Review: ‘Pramkicker’ by Taffety Punk Theatre Company

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Imagine a pram catapulting down the stairs and the sweet instant of satisfaction that the kick initiates. A fragment of a second later, the realization of the tumble hits home. The kick is, after all, more than a mere swing of the leg. Preceding the kick, because it didn’t come out of nowhere, is the congestion of too many prams in your way when you just want to go about your business. There’s a backstory to explore and Pramkicker, presented by Taffety Punk Theatre Company and directed by Linda Lombardi, delivers both past and present through insightful acting in a concise and effective setting.

Tonya Beckman (Susie) and Esther Williamson (Jude) in Pramkicker, now playing at Taffety Punk Theatre Company. Photo by Teresa Castracane.
Tonya Beckman (Susie) and Esther Williamson (Jude) in Pramkicker, now playing at Taffety Punk Theatre Company. Photo by Teresa Castracane.

Pramkicker, by award-winning playwright and actor Sadie Hasler tells the story of two sisters, Susie, played by Tonya Beckman, and Jude, played by Esther Williamson, in present-day England. They are women with an intimate relationship, and with the personal bond of siblings that have grown up together. Time shifts between the present and past with memories that circulate from childhood, through Jude leaving home, the intervening years, and the present day.

The play opens with pram kicker, Jude, sent to anger management class following her arrest. Audience seated on the sides of the performing space become, to the delight of those watching from the risers, instantaneous anger class members and offer up authentic response. The two sisters engage in a sequence by Fight Director Lorraine Ressegger-Slone. Sound design by Kenny Neal and light design by Chris Curtis compliment and conspire to add to the comedy and to the punch. A discussion about what you can’t “un-see” adds a bit of reality to the childbearing myth.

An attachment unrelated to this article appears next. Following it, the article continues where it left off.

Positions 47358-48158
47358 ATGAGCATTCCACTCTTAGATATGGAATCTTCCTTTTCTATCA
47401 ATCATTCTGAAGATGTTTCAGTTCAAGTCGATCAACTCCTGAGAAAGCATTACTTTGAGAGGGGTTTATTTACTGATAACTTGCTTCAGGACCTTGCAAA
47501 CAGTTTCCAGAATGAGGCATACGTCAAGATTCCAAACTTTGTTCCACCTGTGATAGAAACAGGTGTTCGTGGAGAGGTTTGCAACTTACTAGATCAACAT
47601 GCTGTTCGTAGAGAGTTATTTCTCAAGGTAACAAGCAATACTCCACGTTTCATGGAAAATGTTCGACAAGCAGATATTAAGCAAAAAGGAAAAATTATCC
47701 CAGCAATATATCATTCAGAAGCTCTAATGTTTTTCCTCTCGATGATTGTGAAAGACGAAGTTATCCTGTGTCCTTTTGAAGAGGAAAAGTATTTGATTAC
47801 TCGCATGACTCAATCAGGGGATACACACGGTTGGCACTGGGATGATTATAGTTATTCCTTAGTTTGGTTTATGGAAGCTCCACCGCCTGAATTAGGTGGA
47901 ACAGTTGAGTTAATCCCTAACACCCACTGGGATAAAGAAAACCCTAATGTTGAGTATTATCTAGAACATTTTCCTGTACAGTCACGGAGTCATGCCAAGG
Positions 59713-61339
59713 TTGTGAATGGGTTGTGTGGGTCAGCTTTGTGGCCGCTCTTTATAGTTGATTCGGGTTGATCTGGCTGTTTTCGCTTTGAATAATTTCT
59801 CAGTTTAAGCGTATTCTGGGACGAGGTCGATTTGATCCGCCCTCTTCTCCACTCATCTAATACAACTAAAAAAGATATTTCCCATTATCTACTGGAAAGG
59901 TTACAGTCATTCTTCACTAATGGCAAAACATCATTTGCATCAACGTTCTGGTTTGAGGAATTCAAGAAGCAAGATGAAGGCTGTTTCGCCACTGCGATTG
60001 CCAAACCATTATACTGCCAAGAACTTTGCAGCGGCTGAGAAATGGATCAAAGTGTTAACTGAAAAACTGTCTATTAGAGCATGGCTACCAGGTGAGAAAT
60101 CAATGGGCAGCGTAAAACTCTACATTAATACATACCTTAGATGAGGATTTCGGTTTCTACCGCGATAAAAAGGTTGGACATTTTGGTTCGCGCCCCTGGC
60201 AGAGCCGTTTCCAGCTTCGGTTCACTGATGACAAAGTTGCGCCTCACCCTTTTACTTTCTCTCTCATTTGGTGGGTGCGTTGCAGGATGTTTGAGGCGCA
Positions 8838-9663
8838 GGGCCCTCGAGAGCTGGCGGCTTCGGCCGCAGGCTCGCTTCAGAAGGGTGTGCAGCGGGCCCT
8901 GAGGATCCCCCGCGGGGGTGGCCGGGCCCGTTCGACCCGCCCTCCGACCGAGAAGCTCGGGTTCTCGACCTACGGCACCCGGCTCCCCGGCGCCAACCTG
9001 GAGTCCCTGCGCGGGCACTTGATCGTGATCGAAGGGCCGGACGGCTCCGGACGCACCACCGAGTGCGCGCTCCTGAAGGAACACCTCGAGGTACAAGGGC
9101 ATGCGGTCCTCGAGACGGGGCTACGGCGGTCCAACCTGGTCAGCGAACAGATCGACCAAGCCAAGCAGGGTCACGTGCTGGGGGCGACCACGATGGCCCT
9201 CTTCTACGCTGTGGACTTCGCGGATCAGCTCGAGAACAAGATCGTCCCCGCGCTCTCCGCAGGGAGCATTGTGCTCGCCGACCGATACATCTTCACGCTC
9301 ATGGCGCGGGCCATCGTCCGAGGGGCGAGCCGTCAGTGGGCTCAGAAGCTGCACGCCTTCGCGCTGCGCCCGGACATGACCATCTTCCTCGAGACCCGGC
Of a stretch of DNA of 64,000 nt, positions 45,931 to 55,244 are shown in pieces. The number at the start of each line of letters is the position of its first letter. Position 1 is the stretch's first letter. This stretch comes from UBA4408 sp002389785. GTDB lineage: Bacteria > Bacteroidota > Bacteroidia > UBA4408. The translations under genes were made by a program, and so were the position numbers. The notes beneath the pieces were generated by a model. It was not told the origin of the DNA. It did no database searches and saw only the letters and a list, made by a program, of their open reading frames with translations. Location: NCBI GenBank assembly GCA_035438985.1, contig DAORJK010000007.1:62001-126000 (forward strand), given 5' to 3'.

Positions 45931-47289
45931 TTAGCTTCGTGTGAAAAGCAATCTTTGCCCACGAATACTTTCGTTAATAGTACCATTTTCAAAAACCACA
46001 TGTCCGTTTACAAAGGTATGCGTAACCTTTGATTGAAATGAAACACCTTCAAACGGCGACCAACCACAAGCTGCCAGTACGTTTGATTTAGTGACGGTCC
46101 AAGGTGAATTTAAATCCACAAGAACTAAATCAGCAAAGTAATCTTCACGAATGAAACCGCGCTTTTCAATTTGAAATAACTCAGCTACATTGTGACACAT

Childhood recollections are oddly relatable, as in the courgette (zucchini) and potato phase; replacing a doll’s body with the vegetable. Later, back to the present day, we discover the basket of doll heads placed on screwdrivers and pliers. What a great laugh to share.

Other experiences paint a picture of past relationships, made real as characters transform by slipping on a different sweater, vest or jacket, wisely selected by Costume Designer Heather C. Jackson. When Susie dons a red jacket, we see and hear her as Jude’s old boyfriend Jason. Tonya Beckman’s masculine swagger offers a glimpse into a relationship that slipped away for Jude, an encounter filled with wonder about what might have been, and a question about self-worth.

Recollections fall back to the teenage years. Choreographer Kelly King hits a home run with a bedroom imitation of the romantic final dance from “Dirty Dancing” with the dramatic lift at the end.

Childfree, childless, massive baby carriers, misread signals, no means no, and so much more combine in this interweaving story that is a tale of women, personal yet comprehensive, provoking thoughts, feelings, and experiences shared by so many.

Taffety Punk Theatre Company has taken on the mission of making theatre affordable.  This production is well worth the price of a ticket, and really several tickets. It doesn’t get better than this. When they set out the donation bucket at the end, step right up.

Running Time: 70 minutes, with no intermission.

Pramkicker plays through September 29, 2018, at Taffety Punk Theatre Company performing at Capitol Hill Arts Workshop – 545 7th Street SE, Washington, DC. For tickets, purchase them at the door or go online.

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Jane Franklin
Jane Franklin received a MFA from The Ohio State University as a University Fellow and certification from the Laban/Bartenieff Institute for Movement Studies. Jane Franklin’s choreography has been presented at multiple venues and festivals in the mid-Atlantic region and southwestern US and internationally in the UK and in Mexico. A recipient of the Community Foundation for the National Capital Region Creative Communities Award, Jane has developed innovative and collaborative projects combining dancers with the round wall skateboarding community, with a life size kinetic sculpture, with the architecture of a specific site, with dogs & owners, and with interactive live video and sound for numerous public art projects.

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